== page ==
Of Basil, Basil Emeritus and… Ming the Merciless – UPDATED with VIDEO

On the Feast of the Exaltation of the Cross there is, especially in the East, tradition of blessing the herb aromatic basil. Basil, or Ocimum basilicum, is named from the Greek for “king, kingly”.

May I suggest for supper tonight pasta with basil pesto?  You can make it yourself, fresh if you have lots of basil leaves of you can simply buy some, if Biden’s hugely successful inflation reduction plan hasn’t left you penurious.  Pasta and basil pesto with a crisp Sauvignon blanc or Sancerre.

Long time readers here may remember Basil, later, after about 2013, Basil Emeritus.  (Don’t make pesto from Basil Emeritus.)

The original.

The fellow who made that wonderful widget redid it with two denizens.  We might call them Basil Emeritus and Ming the Merciless.   They don’t seem to be in conflict, but who knows what goes on when we are not watching.  There seems to be real competition for the wheel.   Heavens… what a metaphor.


A few of you complained that I didn’t give a recipe or demonstration of making pesto.

Let’s keep this simple.

A few handfuls of basil leaves, the younger the better.
Parmigiano Reggiano and Pecorino Sardo, grated.  Or just a lot of Parmigiano.
Cloves of garlic, hopefully not the weak-ass stuff you get in these USA
Pine nuts.. you can, or not, toast them.
Olive oil.

Method 1: Put them into a processor and proceed.

Method 2: Put them into a large mortar and grind them together with a pestle (“pestare” means “crush”).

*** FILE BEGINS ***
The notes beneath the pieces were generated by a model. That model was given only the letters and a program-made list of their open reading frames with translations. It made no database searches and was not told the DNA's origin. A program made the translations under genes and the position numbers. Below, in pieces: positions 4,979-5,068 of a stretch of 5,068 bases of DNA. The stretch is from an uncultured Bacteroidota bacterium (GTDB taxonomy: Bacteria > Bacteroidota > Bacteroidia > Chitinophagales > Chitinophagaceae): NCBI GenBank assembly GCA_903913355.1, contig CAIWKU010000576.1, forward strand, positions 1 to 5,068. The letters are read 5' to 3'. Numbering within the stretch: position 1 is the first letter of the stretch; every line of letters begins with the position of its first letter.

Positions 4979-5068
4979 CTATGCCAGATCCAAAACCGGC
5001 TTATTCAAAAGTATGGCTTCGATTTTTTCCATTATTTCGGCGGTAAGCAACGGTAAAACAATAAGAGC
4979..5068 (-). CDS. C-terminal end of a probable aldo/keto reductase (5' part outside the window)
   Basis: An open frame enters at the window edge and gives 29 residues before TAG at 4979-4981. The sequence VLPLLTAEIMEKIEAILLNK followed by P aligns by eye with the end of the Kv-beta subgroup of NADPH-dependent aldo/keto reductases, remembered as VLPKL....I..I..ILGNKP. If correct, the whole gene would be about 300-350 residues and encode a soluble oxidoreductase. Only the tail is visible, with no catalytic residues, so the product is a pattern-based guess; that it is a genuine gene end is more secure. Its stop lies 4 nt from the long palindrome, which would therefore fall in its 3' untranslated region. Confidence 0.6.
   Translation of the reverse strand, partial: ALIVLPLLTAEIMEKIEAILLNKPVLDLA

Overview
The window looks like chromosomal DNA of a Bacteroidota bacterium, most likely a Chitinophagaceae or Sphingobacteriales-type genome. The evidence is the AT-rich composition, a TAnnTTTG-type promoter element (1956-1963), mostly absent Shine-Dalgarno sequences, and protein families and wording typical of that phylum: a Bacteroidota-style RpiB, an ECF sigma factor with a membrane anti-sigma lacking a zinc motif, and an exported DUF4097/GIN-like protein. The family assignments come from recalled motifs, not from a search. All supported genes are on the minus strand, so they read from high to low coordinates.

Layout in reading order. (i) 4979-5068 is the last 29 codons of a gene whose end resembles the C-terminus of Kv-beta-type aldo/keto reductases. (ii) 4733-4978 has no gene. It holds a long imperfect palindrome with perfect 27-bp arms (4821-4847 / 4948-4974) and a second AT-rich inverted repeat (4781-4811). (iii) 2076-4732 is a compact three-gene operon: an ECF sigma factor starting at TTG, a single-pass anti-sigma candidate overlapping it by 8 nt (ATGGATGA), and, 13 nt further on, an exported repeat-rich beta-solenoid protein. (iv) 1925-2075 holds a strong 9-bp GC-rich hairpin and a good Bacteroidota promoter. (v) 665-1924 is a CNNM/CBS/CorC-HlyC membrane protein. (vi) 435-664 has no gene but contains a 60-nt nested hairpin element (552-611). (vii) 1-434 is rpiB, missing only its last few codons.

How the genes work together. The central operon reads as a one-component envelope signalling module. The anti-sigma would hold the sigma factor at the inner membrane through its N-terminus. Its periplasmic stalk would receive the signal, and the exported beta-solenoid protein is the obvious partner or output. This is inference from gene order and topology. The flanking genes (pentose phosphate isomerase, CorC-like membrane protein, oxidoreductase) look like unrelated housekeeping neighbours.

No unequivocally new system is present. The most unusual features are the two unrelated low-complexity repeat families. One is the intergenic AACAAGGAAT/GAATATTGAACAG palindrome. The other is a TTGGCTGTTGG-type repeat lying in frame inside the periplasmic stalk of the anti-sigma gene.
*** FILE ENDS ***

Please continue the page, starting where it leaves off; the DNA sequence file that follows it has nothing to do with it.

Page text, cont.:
The traditional way takes elbow grease and patience.

The following video is from my time in Genoa last May.  A group of us – a pro-life organization – were in Genoa and went to a restaurant where they engaged some of us to make the pesto.   This is the place where pesto is the real thing.   The video here is an abbreviated clip I worked up, condensed from about ten minutes.   So, while you make your pesto, and you take turns, get out a Rosary and trade off saying decades while working.  And say one for me and one for the defense of innocent human life.


And pesto sorbet.

And, just for nice, a shot of the tomb of the late, great Cardinal Siri.

You know… I have lots of ROME shots… but I also have lots of NOT ROME shots…

For example…

About Fr. John Zuhlsdorf

Fr. Z is the guy who runs this blog. o{]:¬)
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  1. maternalView says:

    Making Italian food is such a happy thing to do!

  2. kurtmasur says:

    Indeed Cardinal Siri was a great cardinal, and maybe even a legitimate pope. [No.]

  3. Gabriel Syme says:

    Great pics Father Z, thank you for sharing.

    We went to Italy on our Honeymoon, 10 years ago. I would love to return. The highlight was attending a Papal Audience with Benedict XVI, formally as newlyweds. (It was the second time I was in Benedict’s presence, the first being in Glasgow during his visit to the UK in 2010. I miss him!)

    It was a fine day and St Peters Square was bursting full that day. No need for the media cameras to use extreme close-ups, to hide the fact no one is there, as happens today.

    Is the night time non-Rome picture above Sorrento, at a (wild) guess? [Nope, other direction! But Sorrento is great.]

    Sorrento was the first stop on our Honeymoon, followed by Rome and then Venice. Great days!

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